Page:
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Sound economic thinking is crucial for farmers because they depend on good economic decision making to survive. Governments depend on economic information to make good policy decisions on behalf of the community. This course will help you to contribute to better decision making by farmers, or by agencies servicing agriculture, and it will help you to understand why farmers respond to policies and economic opportunities in the ways they do.
You can use this course to improve your skills and knowledge, and to assess whether this is a subject that you'd like to study further. The course includes high-quality video lectures, interviews with experts, demonstrations of how to build economic models in spreadsheets, practice quizzes, and a range of recommended readings and optional readings. Assessment is by a final exam.
The key economic principles that we’ll learn about can help us understand changes that have occurred in agriculture, and support improved decision making about things like agricultural production methods, agricultural input levels, resource conservation, and the balance between agricultural production and its environmental impacts.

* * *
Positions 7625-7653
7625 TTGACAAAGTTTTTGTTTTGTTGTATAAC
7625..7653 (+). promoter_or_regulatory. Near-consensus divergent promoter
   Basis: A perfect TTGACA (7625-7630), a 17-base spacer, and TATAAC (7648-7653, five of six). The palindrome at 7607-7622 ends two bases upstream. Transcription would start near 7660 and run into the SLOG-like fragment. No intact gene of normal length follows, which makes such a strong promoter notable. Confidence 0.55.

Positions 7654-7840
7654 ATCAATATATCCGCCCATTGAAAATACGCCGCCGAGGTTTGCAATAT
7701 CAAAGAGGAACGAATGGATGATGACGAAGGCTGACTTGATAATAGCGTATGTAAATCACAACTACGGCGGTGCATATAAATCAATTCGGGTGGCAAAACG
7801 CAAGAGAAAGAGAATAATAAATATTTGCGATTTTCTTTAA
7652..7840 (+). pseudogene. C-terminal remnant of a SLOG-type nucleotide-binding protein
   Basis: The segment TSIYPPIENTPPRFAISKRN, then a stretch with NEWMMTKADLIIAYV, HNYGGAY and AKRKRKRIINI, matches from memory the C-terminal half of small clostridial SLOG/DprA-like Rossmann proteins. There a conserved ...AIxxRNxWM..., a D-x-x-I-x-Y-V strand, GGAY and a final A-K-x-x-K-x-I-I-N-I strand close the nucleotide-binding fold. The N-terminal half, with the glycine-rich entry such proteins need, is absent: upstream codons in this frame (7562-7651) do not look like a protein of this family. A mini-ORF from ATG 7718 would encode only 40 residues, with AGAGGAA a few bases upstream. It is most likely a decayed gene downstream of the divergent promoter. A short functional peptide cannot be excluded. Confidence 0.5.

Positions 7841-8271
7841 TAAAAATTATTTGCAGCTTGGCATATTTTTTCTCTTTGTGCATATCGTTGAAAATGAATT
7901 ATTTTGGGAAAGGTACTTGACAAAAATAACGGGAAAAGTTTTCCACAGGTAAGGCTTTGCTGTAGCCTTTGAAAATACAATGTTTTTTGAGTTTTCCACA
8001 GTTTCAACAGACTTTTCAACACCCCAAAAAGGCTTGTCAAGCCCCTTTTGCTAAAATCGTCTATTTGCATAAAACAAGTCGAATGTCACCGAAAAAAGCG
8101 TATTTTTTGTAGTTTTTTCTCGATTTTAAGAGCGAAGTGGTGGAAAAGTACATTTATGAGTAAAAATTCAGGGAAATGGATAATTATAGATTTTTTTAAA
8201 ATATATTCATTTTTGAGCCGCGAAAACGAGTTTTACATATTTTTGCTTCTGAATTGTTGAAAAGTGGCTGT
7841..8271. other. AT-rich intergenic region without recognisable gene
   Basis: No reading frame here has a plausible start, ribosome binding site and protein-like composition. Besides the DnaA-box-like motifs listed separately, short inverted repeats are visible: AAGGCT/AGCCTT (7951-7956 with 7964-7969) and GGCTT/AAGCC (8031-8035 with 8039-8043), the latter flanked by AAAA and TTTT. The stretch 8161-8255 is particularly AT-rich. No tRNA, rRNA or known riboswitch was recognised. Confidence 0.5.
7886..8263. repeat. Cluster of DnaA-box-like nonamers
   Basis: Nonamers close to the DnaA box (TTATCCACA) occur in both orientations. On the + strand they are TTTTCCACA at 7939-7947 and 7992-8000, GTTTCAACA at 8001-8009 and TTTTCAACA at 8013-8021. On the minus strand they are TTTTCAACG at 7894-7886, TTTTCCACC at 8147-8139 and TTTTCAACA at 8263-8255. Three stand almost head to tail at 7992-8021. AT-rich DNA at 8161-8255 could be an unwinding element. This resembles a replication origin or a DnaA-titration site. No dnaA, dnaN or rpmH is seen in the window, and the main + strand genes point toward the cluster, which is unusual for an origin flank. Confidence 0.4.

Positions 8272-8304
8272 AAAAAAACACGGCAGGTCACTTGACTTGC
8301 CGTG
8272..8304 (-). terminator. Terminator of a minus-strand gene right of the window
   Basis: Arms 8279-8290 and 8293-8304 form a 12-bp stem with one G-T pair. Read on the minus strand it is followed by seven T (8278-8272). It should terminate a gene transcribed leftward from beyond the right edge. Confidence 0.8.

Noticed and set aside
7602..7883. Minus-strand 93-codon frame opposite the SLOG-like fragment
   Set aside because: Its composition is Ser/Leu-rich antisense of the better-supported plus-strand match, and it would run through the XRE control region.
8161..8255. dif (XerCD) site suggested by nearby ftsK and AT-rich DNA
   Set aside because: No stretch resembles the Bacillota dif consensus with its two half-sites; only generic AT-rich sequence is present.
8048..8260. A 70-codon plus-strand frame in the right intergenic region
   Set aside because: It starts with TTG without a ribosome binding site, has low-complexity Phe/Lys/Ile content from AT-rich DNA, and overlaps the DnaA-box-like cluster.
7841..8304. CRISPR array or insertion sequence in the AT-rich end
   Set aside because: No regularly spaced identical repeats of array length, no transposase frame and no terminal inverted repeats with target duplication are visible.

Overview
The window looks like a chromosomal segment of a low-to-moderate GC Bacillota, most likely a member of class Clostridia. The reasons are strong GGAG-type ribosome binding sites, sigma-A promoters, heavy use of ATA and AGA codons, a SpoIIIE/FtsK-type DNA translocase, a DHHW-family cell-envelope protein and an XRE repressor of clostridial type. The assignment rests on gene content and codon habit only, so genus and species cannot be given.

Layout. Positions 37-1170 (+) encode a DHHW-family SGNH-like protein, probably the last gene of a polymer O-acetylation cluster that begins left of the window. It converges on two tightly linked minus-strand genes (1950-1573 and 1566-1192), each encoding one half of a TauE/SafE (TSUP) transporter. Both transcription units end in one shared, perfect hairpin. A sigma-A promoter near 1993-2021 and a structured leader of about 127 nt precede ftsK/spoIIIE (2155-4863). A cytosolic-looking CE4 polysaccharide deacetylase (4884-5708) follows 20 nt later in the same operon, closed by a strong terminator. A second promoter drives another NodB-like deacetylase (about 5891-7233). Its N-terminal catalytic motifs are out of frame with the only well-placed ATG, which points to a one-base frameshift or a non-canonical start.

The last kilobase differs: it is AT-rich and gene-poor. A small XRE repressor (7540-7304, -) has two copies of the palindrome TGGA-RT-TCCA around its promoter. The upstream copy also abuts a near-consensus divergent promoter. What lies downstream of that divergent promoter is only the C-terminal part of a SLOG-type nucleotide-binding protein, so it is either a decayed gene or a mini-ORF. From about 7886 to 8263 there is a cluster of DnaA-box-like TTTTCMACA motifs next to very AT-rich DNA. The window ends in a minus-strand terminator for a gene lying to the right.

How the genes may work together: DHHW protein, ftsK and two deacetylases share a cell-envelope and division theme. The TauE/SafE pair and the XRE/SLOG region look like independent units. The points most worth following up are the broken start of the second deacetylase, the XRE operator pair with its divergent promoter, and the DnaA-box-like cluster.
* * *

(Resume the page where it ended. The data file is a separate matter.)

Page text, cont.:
There are literally thousands of agricultural economists around the world who work on these issues, so there is a wealth of knowledge to draw on for the course.
Watch a brief video about our course here:
Agricultural production and prices, and agriculture’s reliance on natural resources
Week 1 provides a history of agricultural production and prices, an examination into the reasons behind changes in production and prices, and discussions of the 2007 global food crisis and agriculture’s usage of resources.
Resource and environmental challenges facing agriculture
Week 2 addresses the agricultural issues of water availability, peak phosphorus, herbicide resistance, and climate change.
The economics of agricultural inputs
Week 3 looks at the relationship between inputs and outputs, the optimal level of an input, the question of pollution from inputs, and flat payoff functions.
The economics of land conservation
Week 4 focuses on evaluating land conservation practices, weighing benefits and costs correctly, non-economic factors, and provides an example in conservation agriculture.
The economics of agri-environmental projects
Week 5 discusses the importance of extending economics beyond the farm gate, characteristics of agri-environmental projects, Benefit: Cost Analysis, and provides an example with Gippsland Lakes.
Government policies in agriculture
Week 6 ties up the course through discussion of government policies that support agriculture, policies that protect the rural environment, policies with problems, and justifications for agricultural policy.
David Pannell and Jacob Hawkins